The number of sales swelled, but median prices plummeted. Affordability reached a record high, but so did foreclosures and short sales. Realtors feel a twinge of optimism, but economists keep a nervous vigil.
Since its release two weeks ago, a year-end report on the 2009 Twin Cities housing market has generated mixed emotions and mixed data, matching nearly every encouraging sign of a turn-around with a reason to keep hopes in check.
And while real estate watchers metro-wide have chimed in with outlooks for the Twin Cities as a whole, getting an isolated assessment for Downtown has proven more difficult.
“We stray from offering specific, neighborhood-level commentary,” said Jeff Allen, director of research at the Minneapolis Area Association of Realtors, one of the groups responsible for the report. “We prefer to let the numbers speak for themselves.”
And what do the numbers say for Downtown?
Despite a considerable jump in sales metro-wide, the number of closed sales Downtown was down, dropping 7 percent from 2008 to 2009. The median sales price fell to $246,000, down 11 percent from the previous year. And units that did sell fetched only 93.8 percent of the original asking price — down from 95.8 in 2008 — after sitting on the market for an average of 123 days.
Since the metro-wide report’s encouraging sales numbers were mostly concentrated in the low end of the market — homes under $150,000, many of them foreclosed properties purchased by first time home buyers with the aid of an $8,000 tax credit — the heavy sales action appeared not to apply to Downtown, where values remained higher and the percentage of distressed properties was the second lowest in the metro area.
But these stats may not tell the whole story.
“To get a true picture of the Downtown market, we need to dig a little deeper,” said Matt Loskota, sales manager of Edina Realty’s Downtown office. He sees the Realtors’ report as trying to speak for “a bifurcated market,” mixing data from both resales and new construction. And since the bulk of Downtown residential properties are recently constructed condos — as opposed to a majority of single-family detached housing in other neighborhoods — it’s important to separate the two.
“By the way,” Loskota added, “it’s not a terrible market for sellers.”
One certainty he sees in 2010 is that new construction inventory will continue to decline. “And so resales will have to increase.” He expects prices to remain flat in 2010, with the average hovering around $250,000. And with less new building units available to tempt buyers, the lower price might make already-lived-in condos a more attractive buy. If sellers remain reasonable with their asking prices, Loskota predicts, they will have success.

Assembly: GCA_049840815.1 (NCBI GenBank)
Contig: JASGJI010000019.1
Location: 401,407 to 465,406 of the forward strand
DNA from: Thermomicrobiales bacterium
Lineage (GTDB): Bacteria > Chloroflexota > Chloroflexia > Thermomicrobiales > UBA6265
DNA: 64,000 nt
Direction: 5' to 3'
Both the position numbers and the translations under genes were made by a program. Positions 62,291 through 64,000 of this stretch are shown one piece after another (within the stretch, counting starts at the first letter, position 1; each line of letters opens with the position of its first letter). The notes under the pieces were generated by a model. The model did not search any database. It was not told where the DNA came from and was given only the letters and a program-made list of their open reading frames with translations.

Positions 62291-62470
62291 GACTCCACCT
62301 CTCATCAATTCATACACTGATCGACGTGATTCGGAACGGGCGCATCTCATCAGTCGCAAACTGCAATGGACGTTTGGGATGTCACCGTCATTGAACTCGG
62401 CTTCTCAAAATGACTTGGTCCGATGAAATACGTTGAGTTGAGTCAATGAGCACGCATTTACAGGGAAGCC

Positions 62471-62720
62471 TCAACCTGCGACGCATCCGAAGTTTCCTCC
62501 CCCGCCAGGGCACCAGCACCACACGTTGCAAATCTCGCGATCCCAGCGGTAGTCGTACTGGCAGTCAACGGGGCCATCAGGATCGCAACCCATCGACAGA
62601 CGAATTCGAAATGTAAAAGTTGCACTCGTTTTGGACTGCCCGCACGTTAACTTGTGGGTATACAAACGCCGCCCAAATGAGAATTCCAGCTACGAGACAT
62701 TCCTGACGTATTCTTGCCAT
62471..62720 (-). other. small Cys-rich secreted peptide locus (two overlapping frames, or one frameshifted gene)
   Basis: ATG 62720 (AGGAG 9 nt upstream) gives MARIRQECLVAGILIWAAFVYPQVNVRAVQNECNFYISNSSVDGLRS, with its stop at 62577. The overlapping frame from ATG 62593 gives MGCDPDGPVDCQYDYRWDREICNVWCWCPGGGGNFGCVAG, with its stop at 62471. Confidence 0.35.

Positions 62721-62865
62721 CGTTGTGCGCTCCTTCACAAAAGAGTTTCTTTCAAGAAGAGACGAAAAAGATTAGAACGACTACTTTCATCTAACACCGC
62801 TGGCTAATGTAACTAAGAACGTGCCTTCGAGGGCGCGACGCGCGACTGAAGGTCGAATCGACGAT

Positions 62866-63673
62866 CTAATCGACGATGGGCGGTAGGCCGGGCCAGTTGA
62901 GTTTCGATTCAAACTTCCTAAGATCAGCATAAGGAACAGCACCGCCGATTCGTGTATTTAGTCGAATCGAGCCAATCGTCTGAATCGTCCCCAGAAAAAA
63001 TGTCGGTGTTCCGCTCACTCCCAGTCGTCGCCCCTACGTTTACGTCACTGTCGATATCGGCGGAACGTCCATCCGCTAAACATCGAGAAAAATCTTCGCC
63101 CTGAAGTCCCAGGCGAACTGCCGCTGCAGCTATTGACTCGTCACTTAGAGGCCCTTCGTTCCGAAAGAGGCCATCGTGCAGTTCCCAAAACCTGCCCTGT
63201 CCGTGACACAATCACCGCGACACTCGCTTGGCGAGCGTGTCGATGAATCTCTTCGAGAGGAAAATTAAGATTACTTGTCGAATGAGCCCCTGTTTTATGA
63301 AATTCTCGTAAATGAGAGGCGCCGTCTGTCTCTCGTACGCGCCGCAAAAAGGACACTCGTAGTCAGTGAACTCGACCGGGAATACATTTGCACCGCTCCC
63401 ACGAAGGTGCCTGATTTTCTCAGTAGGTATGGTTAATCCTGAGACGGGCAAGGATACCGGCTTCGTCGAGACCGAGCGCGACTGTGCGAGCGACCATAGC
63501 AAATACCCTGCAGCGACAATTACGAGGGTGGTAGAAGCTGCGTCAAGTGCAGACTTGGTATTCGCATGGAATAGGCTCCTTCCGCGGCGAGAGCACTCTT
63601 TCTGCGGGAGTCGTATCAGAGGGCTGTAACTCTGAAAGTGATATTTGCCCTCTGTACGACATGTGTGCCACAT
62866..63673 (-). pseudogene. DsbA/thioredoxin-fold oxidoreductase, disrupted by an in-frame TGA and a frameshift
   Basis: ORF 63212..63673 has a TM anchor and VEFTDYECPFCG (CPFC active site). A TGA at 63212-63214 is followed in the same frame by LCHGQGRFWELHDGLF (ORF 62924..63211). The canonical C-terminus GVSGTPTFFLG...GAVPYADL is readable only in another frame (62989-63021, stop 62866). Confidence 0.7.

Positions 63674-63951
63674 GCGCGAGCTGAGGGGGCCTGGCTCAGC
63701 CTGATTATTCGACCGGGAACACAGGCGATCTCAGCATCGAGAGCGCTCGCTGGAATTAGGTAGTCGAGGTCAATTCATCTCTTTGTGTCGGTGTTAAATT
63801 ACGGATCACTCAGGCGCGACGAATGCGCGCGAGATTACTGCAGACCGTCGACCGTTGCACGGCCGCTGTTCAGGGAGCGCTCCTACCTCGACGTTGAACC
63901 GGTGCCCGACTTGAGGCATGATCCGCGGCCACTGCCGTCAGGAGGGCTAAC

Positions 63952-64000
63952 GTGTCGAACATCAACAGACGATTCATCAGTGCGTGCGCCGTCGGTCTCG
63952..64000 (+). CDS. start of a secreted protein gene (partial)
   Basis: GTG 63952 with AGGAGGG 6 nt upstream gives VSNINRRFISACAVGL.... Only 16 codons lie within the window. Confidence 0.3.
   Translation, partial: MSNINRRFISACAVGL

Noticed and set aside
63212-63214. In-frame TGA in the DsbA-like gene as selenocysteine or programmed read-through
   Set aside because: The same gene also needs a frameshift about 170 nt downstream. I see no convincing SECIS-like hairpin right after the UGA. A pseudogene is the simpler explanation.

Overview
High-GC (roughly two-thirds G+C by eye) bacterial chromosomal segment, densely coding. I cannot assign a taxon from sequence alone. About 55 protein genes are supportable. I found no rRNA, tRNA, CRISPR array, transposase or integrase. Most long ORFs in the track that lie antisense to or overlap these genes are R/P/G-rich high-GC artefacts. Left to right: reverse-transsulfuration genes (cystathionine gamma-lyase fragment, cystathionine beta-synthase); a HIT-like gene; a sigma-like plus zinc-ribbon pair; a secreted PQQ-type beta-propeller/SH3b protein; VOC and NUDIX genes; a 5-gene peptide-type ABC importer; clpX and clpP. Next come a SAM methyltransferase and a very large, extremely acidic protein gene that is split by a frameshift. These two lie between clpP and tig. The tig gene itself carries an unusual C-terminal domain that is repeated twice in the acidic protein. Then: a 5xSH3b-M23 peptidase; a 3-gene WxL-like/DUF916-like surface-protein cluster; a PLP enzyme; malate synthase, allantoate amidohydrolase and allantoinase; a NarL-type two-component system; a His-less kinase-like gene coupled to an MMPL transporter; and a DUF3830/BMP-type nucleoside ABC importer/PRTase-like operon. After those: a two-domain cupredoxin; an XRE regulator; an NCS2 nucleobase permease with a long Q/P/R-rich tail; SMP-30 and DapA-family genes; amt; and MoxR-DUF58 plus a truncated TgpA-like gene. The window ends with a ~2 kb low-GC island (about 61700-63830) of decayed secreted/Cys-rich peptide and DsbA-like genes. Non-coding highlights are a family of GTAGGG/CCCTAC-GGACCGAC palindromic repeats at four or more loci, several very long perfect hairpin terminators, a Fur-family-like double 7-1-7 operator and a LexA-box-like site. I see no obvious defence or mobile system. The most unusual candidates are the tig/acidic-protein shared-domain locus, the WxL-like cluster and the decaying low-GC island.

“The under $300,000 range is holding its own,” agreed Fritz Kroll, one of Loskota’s colleagues at Edina Realty’s Downtown office.
But what if the current sellers paid way more than $250,000 for their units during the boom?
“There are a lot of short sales,” admits Joe Grunnet, a Realtor with the Downtown Resource Group. “When people rode that real estate wave, they paid too much. The bottom line is that, in some cases, their home isn’t worth what they paid for.”
Still, Grunnet agrees with Loskota about an increase in resales.
“2010 — and the next few years, too — will be the year of the resale. If you have a condo and you’ve owned it for four to seven years, the next 12 months will be your etime to shine. You won’t make a million dollars. But if you want to upgrade or move on, you don’t have that black thought of ‘Oh, I have to compete with new construction.’”
“For sellers, there have been better markets,” concedes Loskota, “but it’s a phenomenal time for buyers.”
“People will be kicking themselves that they didn’t buy now or within the next 12 months,” said Grunnet.
Interest rates are favorable, prices are low and the first-time homebuyers credit has been extended through April. The credit also now includes a $6,500 “move-up” incentive that non-first-time buyers can use to purchase properties up to $800,000. Both render Downtown more affordable than ever. But both also expire at the end of April.
What happens then remains a major question.
“It’s definitely something for sellers to be aware of,” said Kroll. “What we really need is for businesses to start hiring.” Kroll estimates that a significant percentage of those seeking to buy Downtown are people who have just moved to Minneapolis for a job.
“There may be a lull after April,” said Loskota. “But May and June are historically strong months for sales.”
There’s a also a new government initiative, Home Affordable Foreclosure Alternatives, due to go into effect on April 5, which promises to simplify and streamline the process of purchasing a short sale.
The other big question for Downtown is the effect the new Twins stadium will have on sales. To both Grunnet and Loskota, though, Target Field is a bit of a red herring.
“Developers try to play up the Twins stadium, like that’s going to overnight make home values go up,” said Grunnet. “ But just because you put a stadium in a neighborhood doesn’t make that neighborhood great. Look at the Metrodome.”
“A lot of investors bought because of it,” said Loskota. “But on a scale of importance from one to 10, it’s a three or a four.”
The more important factor, according to both Loskota and Grunnet, is the transportation hub that comes with the stadium. And even more important than that are the shops and restaurants that might follow.
“Any city that has solid transit in a neighborhood, that neighborhood has seen great growth over time,” said Grunnet.
The North Loop, both predict, will do well in 2010.
Whatever happens in the market, though, Loskota isn’t stressed. “Buying a home still is — and no one should tell you it isn’t — a pretty good long-term investment.”
And besides, he added, “people still need roofs over their heads.”
Reach Gregory J. Scott at email@example.com.